Elvenking - "Era" (CD)
"Era" track listing:
1. The Loser (4:58)
2. I Am the Monster (5:11)
3. Midnight Skies, Winter Sighs (4:33)
4. A Song for the People (1:45)
5. We, Animals (4:47)
6. Through Wolf's Eyes (3:18)
7. Walking Dead (3:44)
8. Forget-me-not (5:39)
9. Poor Little Baroness (5:18)
10. The Time of Your Life (4:19)
11. Chronicle of a Frozen Era (6:40)
12. Ophale (2:46)
Reviewed by CROMCarl on October 15, 2012
For years, Elvenking seemed doomed to be forever labeled a Skyclad clone. The first three albums “Heathenreel,” “Wyrd,” and “The Winter Wake” were all phenomenal, and Elvenking would seemingly ascend to the vacant throne in the wake of Skyclad, which has been on the fritz since the departure of co-founder Martin Walkyier. However, in 2007, a sudden change erupted in the sound with the release of “The Scythe.” This change drew as much praise as it was doused in utter hatred. The band threw another curve with “Two Tragedy Poets,” but it was “folkishly safe.” The modernization of Elvenking’s sound really hit its stride in 2010 with the release of “Red Silent Tides.” It was not a moment too soon, as it seemed nearly every week a new blackened folk/viking metal band popped up from everywhere on the planet...all trying to make a mark in a sea of fiddles. With “Era,” Elvenking continues to redefine folk metal as we once knew it. Where Subway to Sally and In Extremo branded a “modern folk sound,” Elvenking decided to “folkify” good old rock ‘n’ roll.
“Era” takes modern rock, folks it up, and adds a power drive. With this blend of commercial rock, power metal, progressive, and folk the band emerged smelling fresh and new and surely the hardcore fans of its early days will be screaming “emo.” The centerpiece of all great folk metal has always been the violin/flute, but as ever present as it is within “Era,” it is almost “second fiddle.” This isn’t to say that Lethien isn’t still the band’s anchor to nature (see “A Song for the People” and the Skyclad opening of “The Time of Your Life”), but “Era” continues to add even more styles to what is now a genre-defying metal band. The end result is a new excitement and a new attitude, which takes the listener on a thrill ride of twists, turns, surprises and also some familiar voices. Despite its occasional speedy driving riffs, I still find it ridiculous that some continue to refer to Elvenking as “folk/power metal,” a description that may have applied six years ago.
It’s hard to describe everything that happens on “Era,” but I can sum it up in a word: glorious. Take a song like “Walking Dead” and it seems like controlled chaos, as if bits of a hundred genres of music were glued onto a piece of crumpled notebook paper like a ransom note of letters clipped from newspaper headlines. Yet through the chaos there is a brilliant melody that ties it all together. “Midnight Skies, Winter Sighs” takes a bunch of competing melodies during the verses, which converge for a gorgeous chorus before then cascading down into a Type B Iced Earth riff at 2:50. Where Elvenking was once predictably folk, the band is now wrought with unpredictable excitement.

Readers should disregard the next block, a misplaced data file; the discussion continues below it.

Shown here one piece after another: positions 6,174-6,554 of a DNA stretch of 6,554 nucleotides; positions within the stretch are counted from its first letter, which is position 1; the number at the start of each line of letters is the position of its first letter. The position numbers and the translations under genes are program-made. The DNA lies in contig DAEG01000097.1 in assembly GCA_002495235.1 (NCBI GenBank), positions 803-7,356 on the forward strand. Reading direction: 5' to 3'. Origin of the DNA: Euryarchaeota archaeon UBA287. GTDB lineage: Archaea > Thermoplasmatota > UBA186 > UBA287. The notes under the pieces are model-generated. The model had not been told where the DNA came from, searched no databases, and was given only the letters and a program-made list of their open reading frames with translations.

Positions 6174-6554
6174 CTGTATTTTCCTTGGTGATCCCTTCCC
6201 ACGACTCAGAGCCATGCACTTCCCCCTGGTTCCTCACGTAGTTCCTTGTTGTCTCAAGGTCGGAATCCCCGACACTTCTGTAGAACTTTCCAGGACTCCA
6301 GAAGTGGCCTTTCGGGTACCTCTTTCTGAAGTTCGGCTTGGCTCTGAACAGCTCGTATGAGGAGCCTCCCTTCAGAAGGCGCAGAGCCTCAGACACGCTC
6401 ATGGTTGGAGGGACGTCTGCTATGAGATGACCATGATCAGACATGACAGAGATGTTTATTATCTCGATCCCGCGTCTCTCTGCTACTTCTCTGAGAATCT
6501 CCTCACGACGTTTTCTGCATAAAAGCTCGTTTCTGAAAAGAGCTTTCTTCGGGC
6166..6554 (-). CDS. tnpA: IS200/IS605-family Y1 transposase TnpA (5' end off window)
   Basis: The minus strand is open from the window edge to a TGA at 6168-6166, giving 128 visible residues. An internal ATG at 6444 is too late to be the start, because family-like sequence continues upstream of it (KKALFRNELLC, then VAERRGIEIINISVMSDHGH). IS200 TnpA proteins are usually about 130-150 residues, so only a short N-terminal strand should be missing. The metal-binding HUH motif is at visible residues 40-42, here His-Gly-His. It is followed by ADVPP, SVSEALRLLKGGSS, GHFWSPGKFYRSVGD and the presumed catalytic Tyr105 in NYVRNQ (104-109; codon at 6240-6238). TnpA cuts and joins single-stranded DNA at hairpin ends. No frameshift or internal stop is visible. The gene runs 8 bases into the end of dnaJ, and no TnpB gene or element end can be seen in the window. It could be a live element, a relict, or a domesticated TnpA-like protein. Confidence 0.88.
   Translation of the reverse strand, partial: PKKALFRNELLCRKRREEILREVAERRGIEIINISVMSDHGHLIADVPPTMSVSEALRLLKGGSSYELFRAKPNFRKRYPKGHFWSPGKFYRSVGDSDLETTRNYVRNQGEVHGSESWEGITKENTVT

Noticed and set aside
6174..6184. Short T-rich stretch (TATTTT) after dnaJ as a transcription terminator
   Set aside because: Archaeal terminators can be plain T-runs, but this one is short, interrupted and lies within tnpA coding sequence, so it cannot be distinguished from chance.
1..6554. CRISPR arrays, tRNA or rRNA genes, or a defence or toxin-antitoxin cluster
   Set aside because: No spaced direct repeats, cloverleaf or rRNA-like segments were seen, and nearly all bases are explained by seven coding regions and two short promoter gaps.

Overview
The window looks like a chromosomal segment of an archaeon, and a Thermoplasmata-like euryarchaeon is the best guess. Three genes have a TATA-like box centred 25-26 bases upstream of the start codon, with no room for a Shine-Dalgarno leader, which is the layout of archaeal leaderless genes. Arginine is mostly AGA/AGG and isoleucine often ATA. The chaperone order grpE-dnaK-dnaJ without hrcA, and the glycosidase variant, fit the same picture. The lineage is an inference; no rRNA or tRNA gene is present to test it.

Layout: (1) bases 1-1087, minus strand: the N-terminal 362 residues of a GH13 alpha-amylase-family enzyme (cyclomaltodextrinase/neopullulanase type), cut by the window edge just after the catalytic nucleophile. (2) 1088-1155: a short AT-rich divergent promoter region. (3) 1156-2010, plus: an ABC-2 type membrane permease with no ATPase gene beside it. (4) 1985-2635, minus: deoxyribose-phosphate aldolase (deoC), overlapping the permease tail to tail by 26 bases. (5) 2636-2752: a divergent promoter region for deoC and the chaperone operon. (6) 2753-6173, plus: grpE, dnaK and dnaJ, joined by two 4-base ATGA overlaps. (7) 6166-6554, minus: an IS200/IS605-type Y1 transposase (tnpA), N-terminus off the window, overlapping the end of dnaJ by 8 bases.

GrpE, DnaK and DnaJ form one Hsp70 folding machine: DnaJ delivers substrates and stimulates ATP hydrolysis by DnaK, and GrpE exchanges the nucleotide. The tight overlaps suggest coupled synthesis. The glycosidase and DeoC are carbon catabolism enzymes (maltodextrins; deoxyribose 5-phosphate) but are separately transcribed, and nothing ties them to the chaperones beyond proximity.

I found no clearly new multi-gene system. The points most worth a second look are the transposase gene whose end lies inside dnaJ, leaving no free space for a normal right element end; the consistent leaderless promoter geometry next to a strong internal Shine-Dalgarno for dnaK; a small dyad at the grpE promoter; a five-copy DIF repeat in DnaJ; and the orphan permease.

It should be noted that with each successive album, vocalist Damna sounds more and more like a less gruff Jeff Keith. If I didn’t know any better I’d swear Tesla went out, hired a violinist and created an album called “The Great Folk Controversy.” Just listen to the second verse and chorus of “We, Animals” or “Poor Little Baroness” to understand my analogy. Of course, he varies his vocals over the course of the album, but the resemblance is a bit uncanny.
Guest stars on the album include the man who should be a required guest on every album, the “Mountain King” Jon Oliva, who lends his distinctive pipes to “I Am the Monster” and “Forget-Me-Not,” the latter a beautiful power ballad reminiscent of some of Savatage’s finest. His mere appearance makes every song so much cooler. In addition, Netta Dahlberg of Amorphis fame also sings on “Forget-Me-Not” in a “truet” with Oliva and Damna, as well as the most folksy song of the bunch “A Song for the People.” Her voice is earthy and lovely and fits perfectly in the folk atmosphere. Wintersun guitarist Teemu Mantysaari lends a solo on “Walking Dead” and the mighty bagpipes and whistles on the album come courtesy of Folkstone’s Maurizio Cardullo, who’s contribution is immense in “Through Wolf’s Eyes.”
It is a new “Era” for folk metal and Elvenking has spawned off on another branch in the ever evolving genre tree. The album is the band’s defining moment. Years from now, people will recognize this as the next plateau for all folk metal bands to achieve. I welcome this era with an open ear, an open heart, and an open mind.
Highs: A defining moment for folk metal. A genre-defying slab of "folk 'n' roll."
Lows: The continuation of change from the bands original sound will disappoint hardcore fans.
Bottom line: Elvenking trail-blazes its own "era," redefining folk as we once knew it.
Get more info including news, reviews, interviews, links, etc. on our Elvenking band page.